RE­TURN OF THE DRIFTER

The Supra makes a tri­umphant come­back, with a lit­tle help from its ri­vals

Mercury (Hobart) - Motoring - - FIRST DRIVE - JOHN CAREY

H ow do you say “Oh What a Feel­ing!” in Ger­man? Se­ri­ous ques­tion. Toy­ota’s new Supra de­liv­ers a huge dose of at-the-wheel ex­cite­ment, for which Bavaria and Aus­tria de­serve some of the credit.

The Supra is one of the prod­ucts of a 2012 deal be­tween Toy­ota and BMW to de­velop a pair of sports car twins. By us­ing the same ba­sic set of parts, this joint ef­fort will give the Ger­man brand a re­place­ment for its Z4, out of pro­duc­tion since 2016 and pro­vide the Ja­panese gi­ant with a coupe to bring the Supra name back from the dead. Both will be made in a fac­tory in Graz, Aus­tria.

Mak­ing money mak­ing sports cars is tougher than you’d think.

“It is so dif­fi­cult to make a feasible busi­ness model, so we were lucky that we found a good part­ner,” says Masayuki Kai, Supra as­sis­tant chief en­gi­neer.

“With­out BMW we could not re­vive the Supra, and this also ap­plies vice-versa for BMW.”

BMW’s in-line six-cylin­der en­gines and favoured rear-wheel drive lay­out were what at­tracted Toy­ota. The last Supra, the 1993 to 2002 A80 model, was pow­ered by a leg­endary Toy­ota tur­bocharged in-line six but the com­pany no longer makes such en­gines. So the new A90 Supra must use a mo­tor made in Mu­nich. En­gi­neer Kai says this was the only op­tion. “If we had not ac­cepted, there would be no Supra at all,” he in­sists. “We should be happy that we could re­vive the Supra, even if the en­gine is … not a Ja­panese en­gine.”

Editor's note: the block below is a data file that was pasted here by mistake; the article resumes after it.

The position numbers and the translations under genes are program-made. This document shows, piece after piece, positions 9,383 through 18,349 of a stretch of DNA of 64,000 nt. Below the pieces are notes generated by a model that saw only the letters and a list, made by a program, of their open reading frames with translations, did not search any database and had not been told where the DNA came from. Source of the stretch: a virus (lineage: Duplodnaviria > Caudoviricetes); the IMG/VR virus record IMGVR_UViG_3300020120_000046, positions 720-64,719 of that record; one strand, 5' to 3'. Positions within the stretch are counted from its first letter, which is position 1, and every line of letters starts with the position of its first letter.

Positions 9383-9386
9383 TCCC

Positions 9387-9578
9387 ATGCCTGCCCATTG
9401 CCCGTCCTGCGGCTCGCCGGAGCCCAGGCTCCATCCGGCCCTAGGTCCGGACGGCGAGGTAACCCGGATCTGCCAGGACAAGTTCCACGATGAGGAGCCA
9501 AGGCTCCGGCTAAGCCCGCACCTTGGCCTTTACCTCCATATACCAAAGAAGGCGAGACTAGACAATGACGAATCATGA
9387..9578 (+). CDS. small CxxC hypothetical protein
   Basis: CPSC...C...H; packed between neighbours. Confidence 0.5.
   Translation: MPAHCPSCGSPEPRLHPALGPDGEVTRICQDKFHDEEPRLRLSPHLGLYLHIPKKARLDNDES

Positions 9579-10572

“BMW’s straight six en­gine … very, very nice en­gine,” Kai adds. He’s right, too.

But the strong, sweet-sound­ing and smoothas-silk six in new Supra’s snout is just one of the things that makes the Toy­ota a de­sir­able drive. It also has steer­ing, sus­pen­sion and brakes to de­liver every­thing from thrilling race­track pace to chill­ing grand tour­ing grace.

There’s even enough space — about 250 litres ac­cord­ing to en­gi­neer Kai — for a use­ful amount of lug­gage.

It’s ex­actly the kind of car that a keen driver will eas­ily fall in love with. The Supra is a quick car, both in a straight line and around a curve, but it also rides rough roads com­fort­ably and is im­pres­sively quiet and calm on the high­way.

Th­ese were the key im­pres­sions taken away from a pro­to­type drive staged in Spain, where Toy­ota pro­vided daz­zle cam­ou­flage-cov­ered cars for driv­ing on snaking ru­ral by­ways north of Madrid and the Jarama race­track on the city’s out­skirts.

Supra pro­duc­tion doesn’t be­gin un­til the first quar­ter of next year and it is sched­uled to go on sale in Aus­tralia some­time in the sec­ond half of 2019. But Toy­ota wants to get the word out early that Supra is on the way back … and worth wait­ing for.

The car will be the first road car to wear GR (for Ga­zoo Rac­ing) brand­ing. This Toy­ota sub­brand is tasked with co-or­di­nat­ing all kinds of rac­ing, where the Ga­zoo Rac­ing name is al­ready well known, plus cre­at­ing road cars like the new Supra. The ob­jec­tive is to make GR to Toy­ota what AMG and M are to MercedesBenz and BMW.

The Span­ish event was all about oh-what-afeel­ings, not ex­act fig­ures. The maker was vague on en­gine power and ac­cel­er­a­tion times, say­ing only that out­puts would be “more than 220kW and 450Nm” and the car would be ca­pa­ble of sprint­ing to 100km/h in “well un­der five sec­onds”.